For example: at a class reunion, you found that a person who was ordinary in appearance, usually taciturn, and even with grades that were not as good as you, is now doing better than you in all aspects of work. While congratulating, are you feeling a little uncomfortable?
In fact, this is a kind of psychological gap, dissatisfaction with one's current state, and envy of others. This shows that you still have expectations and fantasies about the future, and have higher requirements for yourself. This emotional expression is normal.
In the middle of the party, you chat with other classmates, and one classmate secretly mocks the well-developed classmate. He always talks about his taciturn appearance in school and some embarrassing things that he was criticized by Latest Mailing Database the teacher before. This kind of behavior has surpassed the normal jealousy and developed towards a distorted psychology.
Although that classmate developed well, he did not try to snatch the resources and opportunities of other classmates. This kind of situation actually happens all around us, in life, when studying, at work... If someone does a good job, it's just that the people around us don't help, and they will hinder others.
This is the " crab effect ".
If you go to the lake to catch crabs, the bucket will be covered with a lid when you drop the first crab you catch, but as you add more crabs in succession, you can safely put The lid is removed, why?
If you pay attention to the situation of the crabs in the bucket, you will find that when a crab climbs to the exit, the other crabs will also climb out together, because the later crabs also want to climb out earlier and will grab the legs of the crabs in front of them. , and eventually fall back into the bucket together, and so on.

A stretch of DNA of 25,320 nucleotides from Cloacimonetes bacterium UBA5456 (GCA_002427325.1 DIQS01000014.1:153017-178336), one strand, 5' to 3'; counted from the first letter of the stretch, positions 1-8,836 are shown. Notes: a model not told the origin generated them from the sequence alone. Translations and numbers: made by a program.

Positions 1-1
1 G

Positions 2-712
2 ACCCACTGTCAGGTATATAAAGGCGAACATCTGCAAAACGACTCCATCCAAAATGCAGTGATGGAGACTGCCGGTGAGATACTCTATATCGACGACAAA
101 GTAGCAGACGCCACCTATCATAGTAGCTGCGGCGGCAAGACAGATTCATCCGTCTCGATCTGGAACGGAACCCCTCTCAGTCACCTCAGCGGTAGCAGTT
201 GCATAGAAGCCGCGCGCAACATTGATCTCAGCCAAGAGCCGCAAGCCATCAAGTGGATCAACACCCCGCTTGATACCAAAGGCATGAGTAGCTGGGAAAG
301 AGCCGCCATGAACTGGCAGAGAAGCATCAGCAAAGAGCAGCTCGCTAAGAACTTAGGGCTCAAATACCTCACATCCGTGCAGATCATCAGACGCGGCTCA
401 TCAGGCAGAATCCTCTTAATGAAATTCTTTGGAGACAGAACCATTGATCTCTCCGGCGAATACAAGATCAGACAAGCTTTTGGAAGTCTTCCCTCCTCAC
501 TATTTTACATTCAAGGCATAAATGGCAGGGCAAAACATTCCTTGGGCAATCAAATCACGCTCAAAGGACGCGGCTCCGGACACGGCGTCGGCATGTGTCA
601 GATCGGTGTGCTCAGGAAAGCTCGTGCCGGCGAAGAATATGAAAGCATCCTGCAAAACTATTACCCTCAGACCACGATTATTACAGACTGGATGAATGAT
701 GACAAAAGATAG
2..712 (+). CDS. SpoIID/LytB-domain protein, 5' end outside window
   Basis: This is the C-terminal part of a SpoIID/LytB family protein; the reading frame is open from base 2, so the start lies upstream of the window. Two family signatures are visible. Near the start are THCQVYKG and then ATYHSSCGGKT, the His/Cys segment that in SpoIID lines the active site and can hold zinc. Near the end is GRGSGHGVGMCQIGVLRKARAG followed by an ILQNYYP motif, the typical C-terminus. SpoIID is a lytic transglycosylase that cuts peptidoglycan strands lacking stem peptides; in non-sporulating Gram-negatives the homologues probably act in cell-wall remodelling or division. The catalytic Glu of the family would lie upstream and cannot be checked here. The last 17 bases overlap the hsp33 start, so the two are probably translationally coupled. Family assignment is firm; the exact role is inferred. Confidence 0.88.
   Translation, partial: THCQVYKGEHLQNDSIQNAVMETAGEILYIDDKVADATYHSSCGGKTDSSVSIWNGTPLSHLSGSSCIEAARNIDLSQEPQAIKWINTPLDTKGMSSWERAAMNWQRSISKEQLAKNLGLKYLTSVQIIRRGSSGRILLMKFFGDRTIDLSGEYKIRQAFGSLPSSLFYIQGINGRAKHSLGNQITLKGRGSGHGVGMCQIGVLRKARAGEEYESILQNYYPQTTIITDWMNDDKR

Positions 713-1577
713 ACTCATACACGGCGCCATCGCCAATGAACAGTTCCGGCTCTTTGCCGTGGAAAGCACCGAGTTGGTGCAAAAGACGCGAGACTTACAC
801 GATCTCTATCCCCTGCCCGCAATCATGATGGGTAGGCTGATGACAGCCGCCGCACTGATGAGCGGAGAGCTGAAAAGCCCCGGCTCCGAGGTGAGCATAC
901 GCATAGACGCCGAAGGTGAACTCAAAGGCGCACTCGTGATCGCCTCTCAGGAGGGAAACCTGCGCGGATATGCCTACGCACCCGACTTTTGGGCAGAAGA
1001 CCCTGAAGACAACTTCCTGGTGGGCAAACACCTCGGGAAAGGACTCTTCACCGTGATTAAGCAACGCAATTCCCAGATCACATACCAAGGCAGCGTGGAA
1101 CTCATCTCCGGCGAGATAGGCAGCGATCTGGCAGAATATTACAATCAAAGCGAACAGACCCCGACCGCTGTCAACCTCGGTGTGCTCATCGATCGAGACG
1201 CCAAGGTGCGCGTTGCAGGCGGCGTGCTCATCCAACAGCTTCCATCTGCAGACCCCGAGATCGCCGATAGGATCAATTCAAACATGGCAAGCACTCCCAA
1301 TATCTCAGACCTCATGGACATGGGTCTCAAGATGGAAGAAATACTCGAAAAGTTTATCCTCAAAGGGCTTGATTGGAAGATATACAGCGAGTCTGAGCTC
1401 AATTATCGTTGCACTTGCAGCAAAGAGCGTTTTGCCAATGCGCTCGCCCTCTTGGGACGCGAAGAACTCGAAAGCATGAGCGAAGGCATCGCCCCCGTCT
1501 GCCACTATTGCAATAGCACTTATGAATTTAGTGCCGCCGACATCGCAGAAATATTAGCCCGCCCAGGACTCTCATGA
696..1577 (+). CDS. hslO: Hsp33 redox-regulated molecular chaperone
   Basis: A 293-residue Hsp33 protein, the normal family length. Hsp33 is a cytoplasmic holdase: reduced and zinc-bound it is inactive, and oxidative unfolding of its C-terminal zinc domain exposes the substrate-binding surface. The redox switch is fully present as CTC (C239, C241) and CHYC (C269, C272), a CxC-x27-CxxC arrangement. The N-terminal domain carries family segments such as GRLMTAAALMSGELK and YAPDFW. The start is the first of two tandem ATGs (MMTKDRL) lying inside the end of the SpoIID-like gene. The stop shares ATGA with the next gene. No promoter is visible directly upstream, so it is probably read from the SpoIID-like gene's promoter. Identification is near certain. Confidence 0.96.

This situation describes the "crab effect". Simply put, it's an " if I can't have it, neither can you" mentality.
The metaphor refers to a behavioral pattern that crabs notice when they get stuck in a bucket. While any one crab can easily escape, one crab's efforts can be sabotaged by other crabs, ultimately leading to collective failure.
Sociologists use the term metaphorically to say that anyone trying to improve their circumstances may be held back by others who do not want them to succeed, and dragged down to share in the collective fate and circumstances.
But crab mentality is not limited to individuals, it can even be observed in the behavior of groups, societies and nations. It sees the world as a zero-sum game, that is, there are no mutually beneficial transactions. There are winners and losers in this worldview in every situation, and everyone wants to make others losers.
In fact, solutions can be found without mutual adversity, resulting in an outcome where each participant is better off than before.
The origin of this mentality is rooted in all human emotions and psychology, such as jealousy, selfishness, etc., but the crab effect infinitely magnifies these psychology, and unconsciously regards everyone who may have potential competition around them as imaginary enemies. As a result, they do things that harm others and benefit themselves, or even do harm to others.
This mindset can be relevant in almost everyone's life, as we can often see it in the life circles around us.